Winter Planning for Spring Garden

4 January 2023

If you are tired of paying outrageous prices for vegetables and have decided to grow your own this summer, winter is the best time to plan out your garden.

Location, Location, Location

Vegetables and herbs take full or near full sun, with at least six hours of direct sunlight daily. Some leafy greens may not need as much. Best areas have well drained soil with a minimum of slope and near a water supply.

With this in mind, decide how much of your yard you want to devote to growing food. It also depends on how much time you have or want to spend, how many people you want to feed, soil conditions, and what you want to grow. For perspective, draw a scale model or, on a relatively decent day, stake out the space with pegs and string to see how much room you will need.

Plants

Seed catalogs are all out by now. You will be enticed by the full color spreads and delicious descriptors. However, choose plants that do well in your growing area. The Cornell website (https://yates.cce.cornell.edu/) is a good place to start since their information is research based rather than what Grandpa always said and the plants should do well in your local area. Chose for varieties that are disease resistant, high yields, and maturity dates.

Select what you want to plant and class by growing seasons. Cool-season vegetables such as radishes, peas, onions, cabbage, etc. can be planted early spring and then again in the fall as they can withstand some frost. These will do best in temperatures of 70 or lower. Warm-season vegetables such as cucumber, tomato, pepper, eggplant, etc. are planted after the soil has warmed up and the danger of frost is over. This is when the average daily temperatures are between 70 and 90.

Perennials are best when planted at one side or the end of the plot; early, hardy vegetables planted together, and those that need similar cultivating group together. All of this will make your work easier. Keep the spacings appropriate to the size of the plant at maturity.

Create a spreadsheet or chart based on dates and the time to sprouting for the seeds that you will start indoors. Similarly, you can track time to move them outdoors and then number of days or weeks to maturity and harvest. An electronic version is good so that you can sort and re-sort based on what you are looking for.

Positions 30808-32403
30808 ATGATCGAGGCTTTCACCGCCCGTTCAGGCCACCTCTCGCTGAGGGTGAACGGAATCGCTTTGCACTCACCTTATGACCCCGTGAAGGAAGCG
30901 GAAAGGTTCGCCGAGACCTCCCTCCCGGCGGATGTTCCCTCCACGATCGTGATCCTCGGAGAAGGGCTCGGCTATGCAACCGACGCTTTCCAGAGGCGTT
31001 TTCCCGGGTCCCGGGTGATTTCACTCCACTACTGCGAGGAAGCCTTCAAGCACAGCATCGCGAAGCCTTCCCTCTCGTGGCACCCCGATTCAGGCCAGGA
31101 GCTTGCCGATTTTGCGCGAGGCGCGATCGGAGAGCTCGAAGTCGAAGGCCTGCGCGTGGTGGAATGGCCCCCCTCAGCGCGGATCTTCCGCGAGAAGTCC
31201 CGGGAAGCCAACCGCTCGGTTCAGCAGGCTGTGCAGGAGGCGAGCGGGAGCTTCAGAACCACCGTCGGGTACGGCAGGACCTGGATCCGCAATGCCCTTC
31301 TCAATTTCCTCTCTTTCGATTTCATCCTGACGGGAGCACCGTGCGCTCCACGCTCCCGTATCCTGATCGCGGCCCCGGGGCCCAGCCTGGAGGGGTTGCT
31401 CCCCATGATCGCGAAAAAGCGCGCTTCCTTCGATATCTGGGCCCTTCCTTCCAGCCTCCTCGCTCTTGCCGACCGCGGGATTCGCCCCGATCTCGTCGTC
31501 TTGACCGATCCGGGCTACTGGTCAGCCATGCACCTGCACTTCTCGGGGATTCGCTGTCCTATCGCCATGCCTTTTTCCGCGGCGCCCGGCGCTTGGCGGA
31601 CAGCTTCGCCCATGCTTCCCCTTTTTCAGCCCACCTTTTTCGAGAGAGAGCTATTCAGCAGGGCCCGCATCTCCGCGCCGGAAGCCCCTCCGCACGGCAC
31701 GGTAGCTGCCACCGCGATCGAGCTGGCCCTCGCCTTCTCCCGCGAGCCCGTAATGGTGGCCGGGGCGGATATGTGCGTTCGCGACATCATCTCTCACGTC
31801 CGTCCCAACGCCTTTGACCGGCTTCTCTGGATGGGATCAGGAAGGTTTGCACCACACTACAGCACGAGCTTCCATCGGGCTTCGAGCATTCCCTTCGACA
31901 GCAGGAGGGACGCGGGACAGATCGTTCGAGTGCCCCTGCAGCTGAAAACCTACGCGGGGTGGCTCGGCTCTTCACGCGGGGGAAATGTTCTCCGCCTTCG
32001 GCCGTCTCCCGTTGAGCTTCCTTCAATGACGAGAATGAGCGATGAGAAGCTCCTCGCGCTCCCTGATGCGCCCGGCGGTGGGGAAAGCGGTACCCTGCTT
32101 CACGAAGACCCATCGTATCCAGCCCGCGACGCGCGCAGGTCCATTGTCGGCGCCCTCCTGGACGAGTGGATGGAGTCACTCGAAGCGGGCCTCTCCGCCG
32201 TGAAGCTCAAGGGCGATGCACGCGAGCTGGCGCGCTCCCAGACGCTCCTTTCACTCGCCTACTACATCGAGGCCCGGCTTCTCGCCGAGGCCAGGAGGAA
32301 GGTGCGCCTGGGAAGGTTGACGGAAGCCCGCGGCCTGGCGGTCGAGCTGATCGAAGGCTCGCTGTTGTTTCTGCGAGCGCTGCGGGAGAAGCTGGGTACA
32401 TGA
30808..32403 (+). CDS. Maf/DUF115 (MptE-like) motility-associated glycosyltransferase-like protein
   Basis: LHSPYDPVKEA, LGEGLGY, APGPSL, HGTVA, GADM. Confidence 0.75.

Before you dig

Depending on your location, check with Dig Safe to be sure you won’t be running into any pipes or wires. They should be buried fairly deep, but then some roots go down pretty far.

Have your soil tested to know the amount of acid or alkalai (salt) and which your potential veggies will like the best. When you know what is lacking, you can adjust the soil accordingly and have better quality produce.

Irrigation is one of the keys to a successful garden. Many people think that after the plants are in the ground, nature will take care of things. That is great unless it is a particularly dry spell, which does happen. The best way to water your plants is through trickle or drip irrigation. Just place a soaker hose carefully around the plants. This will give you a more even watering and gets the moisture directly to the roots where it is needed. You will lose less of this resource to evaporation and it uses very low pressure. All of this is beneficial to the environment.

Tips and Tricks

When fertilizing (and you should) read the instructions every time and measure so that you are applying the recommended amounts at the proper time. The best is organic matter from your compost pile. Wash and clean tools and sprayers after every use.

Mulch will conserve moisture and will help control weeds.

Only control garden pests. Overuse of insecticides will kill beneficial insects as well as the harmful ones. Many bugs are pollinators that we want to encourage. Store remaining product safely.

Keep appropriate spacing between your plants and don’t overwater. Keep on top of weeds while they are few and small. Only use preparations or chemicals specifically designed for gardens and edibles.

Whether you have gardened all your life or just a novice, planning in advance gives you a greate chance of success and a bountiful harvest with extra to share. So, sit back with a beverage of your choice and start your plan.

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